The Politics of Personal Finance

Thrift, frugality, and investing are pursuits that cross political, religious, and social boundaries. Regardless of your ideology, sound personal finance habits can help you live a better life.

There seem to be three distinct classes of personal finance books:

  • Those with an overt religious-based foundation for thrift. Dave Ramsey bases the ideas in The Total Money Makeover on his Christian faith. Miserly Moms takes its cues from Christianity, too.
  • Those espousing a “reactionary” back-to-the-earth philosophy. I'm currently reading Living Simply with Children, which is a great book, but clearly written from a more “liberal” perspective.
  • Those that fall somewhere between, or which straddle both camps. This group comprises the bulk of personal finance books. Some, like Your Money or Your Life, manage to simultaneously promote Christian beliefs and a sort of “New Age” philosophy. Others studiously avoid any sort of dogma.

There's nothing wrong with any of these perspectives. They're all good. And they allow authors to bring new ideas and new techniques to the realm of personal finance. In Living Simply with Children, for example, Marie Sherlock talks about raising children with no concept of Christmas. But in Miserly Moms, the Joni McCoy argues that there's a Biblical basis for mothers staying home with their children.

Despite the political and spiritual viewpoints espoused in these books, they offer excellent advice. You don't have to agree with the author's premise to find value in what he or she writes.

Even if you're bothered by the blatantly liberal perspective of The Two-Income Trap, you can glean some useful information. You may think religion is a curse, but if you suffer from back-breaking debt, there's no better starting point than Dave Ramsey's The Total Money Makeover, Bible verses and all! Ignore the liberal rants. Ignore the Bible verses. Focus on the financial advice.

Personal finance is non-political. It helps everyone when another person avoids debt, learns to save, and becomes financially independent.

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Sally Parrott Ashbrook
Sally Parrott Ashbrook
13 years ago

Amen, JD! Very well-said. I am Christian and liberal. I enjoy some of Dave’s touches on Christian principles but ignore his conservative politics. You have to take what you can and not let the rest bother you.

Josiah
Josiah
13 years ago

I’ve been reading your blog since it started. I like this post.

J.D.
J.D.
13 years ago

You have to take what you can and not let the rest bother you.

This is perfectly phrased.

Sometimes I feel it’s like a treasure hunt. I’ll be slogging through books that are so thick with sentiments that bug me that I’m ready to quit, when all of a sudden the author will produce some concept I’ve never heard before. It’s amazing.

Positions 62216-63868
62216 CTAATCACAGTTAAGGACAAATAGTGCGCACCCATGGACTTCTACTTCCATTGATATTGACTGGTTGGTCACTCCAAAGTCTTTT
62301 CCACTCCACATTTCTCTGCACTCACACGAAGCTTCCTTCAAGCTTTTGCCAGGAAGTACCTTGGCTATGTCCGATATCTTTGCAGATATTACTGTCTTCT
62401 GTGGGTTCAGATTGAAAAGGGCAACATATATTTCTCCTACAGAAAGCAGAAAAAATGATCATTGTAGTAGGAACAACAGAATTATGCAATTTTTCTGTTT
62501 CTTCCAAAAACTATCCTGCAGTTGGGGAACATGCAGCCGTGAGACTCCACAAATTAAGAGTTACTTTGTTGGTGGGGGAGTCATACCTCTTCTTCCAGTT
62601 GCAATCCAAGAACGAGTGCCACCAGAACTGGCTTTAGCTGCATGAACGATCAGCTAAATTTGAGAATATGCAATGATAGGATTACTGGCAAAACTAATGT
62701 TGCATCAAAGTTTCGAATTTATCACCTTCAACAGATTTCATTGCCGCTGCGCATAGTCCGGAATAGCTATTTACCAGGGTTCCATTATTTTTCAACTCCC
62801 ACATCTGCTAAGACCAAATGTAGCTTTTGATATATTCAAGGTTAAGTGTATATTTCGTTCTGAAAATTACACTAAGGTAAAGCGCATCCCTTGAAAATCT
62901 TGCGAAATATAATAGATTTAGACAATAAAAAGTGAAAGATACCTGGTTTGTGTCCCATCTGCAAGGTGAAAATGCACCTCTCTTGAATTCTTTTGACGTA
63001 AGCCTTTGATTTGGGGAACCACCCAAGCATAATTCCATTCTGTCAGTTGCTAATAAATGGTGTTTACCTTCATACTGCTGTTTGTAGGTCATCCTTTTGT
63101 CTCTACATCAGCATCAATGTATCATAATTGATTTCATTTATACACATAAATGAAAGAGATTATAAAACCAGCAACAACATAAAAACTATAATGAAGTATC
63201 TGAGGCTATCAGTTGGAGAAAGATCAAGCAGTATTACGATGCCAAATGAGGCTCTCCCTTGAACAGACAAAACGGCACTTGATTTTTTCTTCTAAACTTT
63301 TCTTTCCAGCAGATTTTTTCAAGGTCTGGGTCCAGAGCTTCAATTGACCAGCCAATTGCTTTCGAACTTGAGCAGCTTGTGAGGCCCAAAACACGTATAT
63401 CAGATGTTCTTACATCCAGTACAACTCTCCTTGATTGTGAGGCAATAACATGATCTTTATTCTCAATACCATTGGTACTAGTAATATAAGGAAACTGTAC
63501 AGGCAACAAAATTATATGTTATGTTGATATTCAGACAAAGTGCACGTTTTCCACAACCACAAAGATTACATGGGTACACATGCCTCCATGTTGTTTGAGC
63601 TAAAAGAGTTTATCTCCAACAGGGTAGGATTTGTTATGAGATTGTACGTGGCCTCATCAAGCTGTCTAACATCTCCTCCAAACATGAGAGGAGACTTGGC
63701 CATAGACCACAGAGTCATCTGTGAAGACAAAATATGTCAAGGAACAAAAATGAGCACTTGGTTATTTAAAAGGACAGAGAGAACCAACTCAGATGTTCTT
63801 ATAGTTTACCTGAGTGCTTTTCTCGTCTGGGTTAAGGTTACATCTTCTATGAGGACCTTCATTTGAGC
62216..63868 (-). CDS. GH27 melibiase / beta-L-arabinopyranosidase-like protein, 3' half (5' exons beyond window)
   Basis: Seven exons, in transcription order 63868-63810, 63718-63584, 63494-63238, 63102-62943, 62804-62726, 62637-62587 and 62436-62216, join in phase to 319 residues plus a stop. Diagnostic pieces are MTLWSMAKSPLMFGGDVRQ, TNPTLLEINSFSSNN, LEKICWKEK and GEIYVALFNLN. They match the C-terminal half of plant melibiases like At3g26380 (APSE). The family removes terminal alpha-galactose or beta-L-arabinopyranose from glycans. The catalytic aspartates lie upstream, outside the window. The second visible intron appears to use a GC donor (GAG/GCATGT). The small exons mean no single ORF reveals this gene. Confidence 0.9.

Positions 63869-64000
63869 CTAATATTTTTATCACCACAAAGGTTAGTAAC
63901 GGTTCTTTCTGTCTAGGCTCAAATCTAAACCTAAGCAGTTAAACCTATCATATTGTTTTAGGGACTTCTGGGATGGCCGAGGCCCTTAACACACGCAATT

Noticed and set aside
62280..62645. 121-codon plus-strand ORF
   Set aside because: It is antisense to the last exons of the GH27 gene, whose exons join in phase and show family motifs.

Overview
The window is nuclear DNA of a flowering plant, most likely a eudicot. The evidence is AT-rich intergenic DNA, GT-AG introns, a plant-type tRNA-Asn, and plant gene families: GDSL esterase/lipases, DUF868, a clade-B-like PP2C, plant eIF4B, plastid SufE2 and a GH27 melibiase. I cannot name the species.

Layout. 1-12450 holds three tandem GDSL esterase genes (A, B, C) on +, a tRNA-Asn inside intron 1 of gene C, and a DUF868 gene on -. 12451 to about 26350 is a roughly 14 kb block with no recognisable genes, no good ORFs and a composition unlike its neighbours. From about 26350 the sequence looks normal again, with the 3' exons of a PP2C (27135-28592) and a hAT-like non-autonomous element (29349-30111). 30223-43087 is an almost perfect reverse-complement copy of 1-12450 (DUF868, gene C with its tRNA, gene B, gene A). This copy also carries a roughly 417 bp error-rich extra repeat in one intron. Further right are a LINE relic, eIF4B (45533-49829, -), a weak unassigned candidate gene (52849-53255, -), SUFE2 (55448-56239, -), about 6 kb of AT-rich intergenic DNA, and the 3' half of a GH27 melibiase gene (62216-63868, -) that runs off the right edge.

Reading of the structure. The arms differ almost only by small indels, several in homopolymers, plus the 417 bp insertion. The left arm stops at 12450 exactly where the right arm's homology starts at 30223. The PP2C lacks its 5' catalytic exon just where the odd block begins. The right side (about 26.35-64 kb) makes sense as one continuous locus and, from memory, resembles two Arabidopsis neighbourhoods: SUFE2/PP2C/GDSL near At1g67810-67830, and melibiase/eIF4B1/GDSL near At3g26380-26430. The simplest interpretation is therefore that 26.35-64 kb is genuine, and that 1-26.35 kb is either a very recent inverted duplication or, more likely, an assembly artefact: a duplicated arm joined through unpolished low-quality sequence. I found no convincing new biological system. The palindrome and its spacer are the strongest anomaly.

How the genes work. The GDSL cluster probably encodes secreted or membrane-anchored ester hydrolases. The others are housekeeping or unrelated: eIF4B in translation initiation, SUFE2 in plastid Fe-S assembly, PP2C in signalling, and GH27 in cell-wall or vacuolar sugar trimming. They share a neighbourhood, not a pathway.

kg
kg
13 years ago

Sounds good. I really enjoy your blog.

As a Christian, I’m interested to hear what they have to say about raising children without Christmas, because to me, the high consumption me me me thing Christmas has become really misses the whole point. But I’m interested to hear what advice they have for what kids would think when they hear about their friends’ Christmases.

Schizohedron
Schizohedron
13 years ago

Bruce Lee would agree with your approach: “Use only that which works, and take it from any place you can find it.”

J.D.
J.D.
13 years ago

Hi, KG. Thanks for visiting.

I hope I haven’t overstated Sherlock’s position, but I fear I probably have. (I have a notoriously poor memory, and don’t own her book to fact-check.) I was able to find one article that she’s posted to the web: Four Steps to a More Meaninful, Less Commercialized Holiday — With Kids. She certainly advocates a much simpler approach to winter holidays, but it may be that she doesn’t advocate raising children with no concept of them at all.

Justin Thibault
Justin Thibault
13 years ago

Well, it’s not too much of a strech to write books on finance from a Christian perspective; because the Bible is full of verses on money. For instance, there are admonitions against debt and for hard work saving in Proverbs, a call to support the church financially in Malachi, Jesus’ parable of the Talents utilitizes currency to make a point about risk, and in Paul’s letter to the Corinthians, he instructs parents to save for their children.

nyxmoxie
nyxmoxie
9 years ago

I don’t care for Dave Ramsey, he seems like slick car salesman to me, but one thing that I read in his book that I like “live like no one else and then later on you will live like no one else.” I liked that. I’m agnostic and have been for years, grew up in a religious family but realized that it didn’t make sense to me when I reached adulthood, so the whole faith thing doesn’t resonate for me. However I’ve learned to take what works for me and disregard the rest. I don’t think the bible is unique… Read more »

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